2015-11-20 / Community

Sustainable SoPo

What is sustainability?

“It is the vision of the City of South Portland to create a sustainable city that benefits the lives of all citizens through energy savings, preservation of the environment, economic opportunity, and improvement of the health and welfare of the employees and people of the City.”

– From the city of South Portland Municipal Climate Action Plan

“Sustainable” and “sustainability” are words we hear frequently these days and it is easy to assume that everyone understands what they mean. A few basic definitions of the word “sustainable” are:

 able to be used without being completely used up or destroyed

 involving methods that do not completely use up or destroy natural resources

 able to last or continue for a long time

However, if you find yourself scratching your head when it comes to defining and understanding how they are used by governments, communities or decision-makers, you are not alone. A succinct definition does not roll off the tongue and there has been considerable debate about what these terms mean ever since at least 1987 when the United Nations Brundtland Commission Report defined “sustainable development” as “development which meets the needs of current generations without compromising the ability of future generations to meet their own needs.” This definition stresses the importance of strong social and economic development and the protection of natural and environmental resources. These three aspects – social, economic and environmental – are now considered the three pillars of sustainability, and in order to achieve sustainability, it is necessary that these three pillars be considered in equal measure and harmonized.

Depending on your work or world view you may value or give more weight to one or more of the pillars, but sustainability asks that we look beyond the scope of our own lives and jobs and to give equal value and weight to the economic, social and environmental impacts of all of our decisions, choices, actions and behaviors. This will likely require some degree of shift or change and this is not easy.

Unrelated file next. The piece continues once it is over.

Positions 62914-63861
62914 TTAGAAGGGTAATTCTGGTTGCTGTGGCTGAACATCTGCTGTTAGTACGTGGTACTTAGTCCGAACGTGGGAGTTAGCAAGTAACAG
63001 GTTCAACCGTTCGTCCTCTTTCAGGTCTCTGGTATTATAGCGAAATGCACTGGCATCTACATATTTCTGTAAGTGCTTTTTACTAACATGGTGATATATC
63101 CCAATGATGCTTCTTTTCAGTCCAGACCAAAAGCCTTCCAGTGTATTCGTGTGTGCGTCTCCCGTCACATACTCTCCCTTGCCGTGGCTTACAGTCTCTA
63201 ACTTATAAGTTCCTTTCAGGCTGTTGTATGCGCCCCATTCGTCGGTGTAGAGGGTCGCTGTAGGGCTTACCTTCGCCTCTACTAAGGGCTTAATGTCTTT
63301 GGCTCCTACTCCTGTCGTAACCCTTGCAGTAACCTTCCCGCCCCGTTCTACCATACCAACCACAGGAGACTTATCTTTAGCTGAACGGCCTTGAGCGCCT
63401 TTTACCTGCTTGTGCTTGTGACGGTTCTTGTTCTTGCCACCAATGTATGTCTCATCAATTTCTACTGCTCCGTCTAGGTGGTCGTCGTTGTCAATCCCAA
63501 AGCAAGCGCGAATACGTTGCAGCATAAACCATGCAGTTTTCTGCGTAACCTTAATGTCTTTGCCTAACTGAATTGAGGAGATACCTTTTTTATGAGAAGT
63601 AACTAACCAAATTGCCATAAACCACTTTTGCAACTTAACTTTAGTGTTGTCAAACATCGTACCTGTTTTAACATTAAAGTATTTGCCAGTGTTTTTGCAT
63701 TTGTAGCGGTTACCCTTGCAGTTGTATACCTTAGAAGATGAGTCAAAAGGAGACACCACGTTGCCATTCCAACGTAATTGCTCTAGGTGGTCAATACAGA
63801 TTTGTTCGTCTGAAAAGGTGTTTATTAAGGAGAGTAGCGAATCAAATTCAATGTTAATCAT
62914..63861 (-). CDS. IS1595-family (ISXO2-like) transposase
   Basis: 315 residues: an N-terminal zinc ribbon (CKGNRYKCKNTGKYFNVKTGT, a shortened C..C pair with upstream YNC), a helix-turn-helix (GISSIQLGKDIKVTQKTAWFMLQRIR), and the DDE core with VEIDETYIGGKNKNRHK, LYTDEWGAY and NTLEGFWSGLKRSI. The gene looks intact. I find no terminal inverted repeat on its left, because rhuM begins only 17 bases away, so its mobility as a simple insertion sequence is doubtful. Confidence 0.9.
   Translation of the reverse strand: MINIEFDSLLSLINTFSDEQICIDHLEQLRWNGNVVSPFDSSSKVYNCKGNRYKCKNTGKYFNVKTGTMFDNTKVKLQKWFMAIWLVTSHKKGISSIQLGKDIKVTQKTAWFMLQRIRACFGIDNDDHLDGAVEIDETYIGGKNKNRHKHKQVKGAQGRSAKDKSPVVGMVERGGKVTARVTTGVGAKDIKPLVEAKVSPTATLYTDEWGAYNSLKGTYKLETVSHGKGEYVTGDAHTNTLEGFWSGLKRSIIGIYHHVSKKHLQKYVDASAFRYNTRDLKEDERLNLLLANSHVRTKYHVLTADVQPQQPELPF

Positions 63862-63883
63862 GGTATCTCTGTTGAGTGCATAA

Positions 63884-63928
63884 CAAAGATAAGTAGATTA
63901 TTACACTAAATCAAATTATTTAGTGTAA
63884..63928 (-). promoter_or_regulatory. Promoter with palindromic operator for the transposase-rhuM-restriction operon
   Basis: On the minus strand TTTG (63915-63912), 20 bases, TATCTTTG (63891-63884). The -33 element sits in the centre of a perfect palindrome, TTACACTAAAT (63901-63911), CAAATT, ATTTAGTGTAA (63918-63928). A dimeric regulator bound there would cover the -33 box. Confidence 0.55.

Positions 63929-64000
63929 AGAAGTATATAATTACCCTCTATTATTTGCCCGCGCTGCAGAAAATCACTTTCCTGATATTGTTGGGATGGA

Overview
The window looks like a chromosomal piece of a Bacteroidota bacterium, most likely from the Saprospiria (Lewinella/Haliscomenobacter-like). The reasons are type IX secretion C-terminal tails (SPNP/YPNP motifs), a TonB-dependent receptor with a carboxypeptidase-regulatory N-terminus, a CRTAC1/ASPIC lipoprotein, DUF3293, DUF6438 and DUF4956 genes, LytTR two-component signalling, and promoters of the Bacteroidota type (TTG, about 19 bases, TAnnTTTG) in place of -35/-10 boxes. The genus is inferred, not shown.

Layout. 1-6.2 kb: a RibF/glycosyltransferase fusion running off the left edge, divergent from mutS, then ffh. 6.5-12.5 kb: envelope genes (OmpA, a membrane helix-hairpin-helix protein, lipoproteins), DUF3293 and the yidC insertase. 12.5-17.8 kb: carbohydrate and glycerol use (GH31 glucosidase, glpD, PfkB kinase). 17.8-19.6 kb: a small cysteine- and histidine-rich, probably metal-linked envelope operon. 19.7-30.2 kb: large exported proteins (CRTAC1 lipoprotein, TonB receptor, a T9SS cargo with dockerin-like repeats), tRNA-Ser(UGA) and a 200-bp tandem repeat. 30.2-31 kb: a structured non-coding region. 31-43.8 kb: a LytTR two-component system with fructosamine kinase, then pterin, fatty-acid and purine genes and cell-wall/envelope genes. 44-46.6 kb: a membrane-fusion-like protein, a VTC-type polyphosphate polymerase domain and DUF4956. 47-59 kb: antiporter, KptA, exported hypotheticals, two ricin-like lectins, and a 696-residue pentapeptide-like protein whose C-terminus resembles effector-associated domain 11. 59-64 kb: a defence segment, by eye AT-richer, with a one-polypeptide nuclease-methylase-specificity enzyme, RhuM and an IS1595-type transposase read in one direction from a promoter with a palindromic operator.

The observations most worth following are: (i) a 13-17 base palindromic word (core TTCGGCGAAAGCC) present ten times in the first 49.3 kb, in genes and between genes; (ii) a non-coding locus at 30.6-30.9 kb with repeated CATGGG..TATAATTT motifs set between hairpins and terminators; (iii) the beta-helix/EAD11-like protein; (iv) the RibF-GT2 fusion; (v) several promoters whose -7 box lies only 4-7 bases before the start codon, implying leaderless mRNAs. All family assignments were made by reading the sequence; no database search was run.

Sustainability might best be understood as a process, rather than having a static definition. When asked, “What is sustainability?” a handful of city officials responded thoughtfully and acknowledged the challenges and opportunities that the concept presents.

“Some people are afraid of sustainability, because they think it means things will be taken away from them, and they will be forced to make difficult changes in their life, but it also “opens up possibilities of making things better, even if it’s a little at a time,” said Linda Cohen, city councilor and mayor.

City Councilor Maxine Beecher said that it means “being a good steward, alert and knowledgeable of best practices.” She said it also means that we need to ask thoughtful, searching questions about energy choices and our built environment.

Patrick Cloutier said, “At Water Resource Protection we work in the world of sustainability every day. We collect and treat billions of gallons of the city’s wastewater and storm water in order to promote the public health and the water quality of Casco Bay.”

There are many people working hard to understand, define and implement sustainability measures in a way that makes sense for all the people of South Portland. Please consider reading The City of South Portland Sustainability Resolve, which is included in Appendix A (page 34) of the City of South Portland Municipal Climate Action Plan.

The South Portland Energy and Recycling Committee meets the third Wednesday of each month at the South Portland Community Center. Meetings start at 6:30 p.m. and are open to the public.

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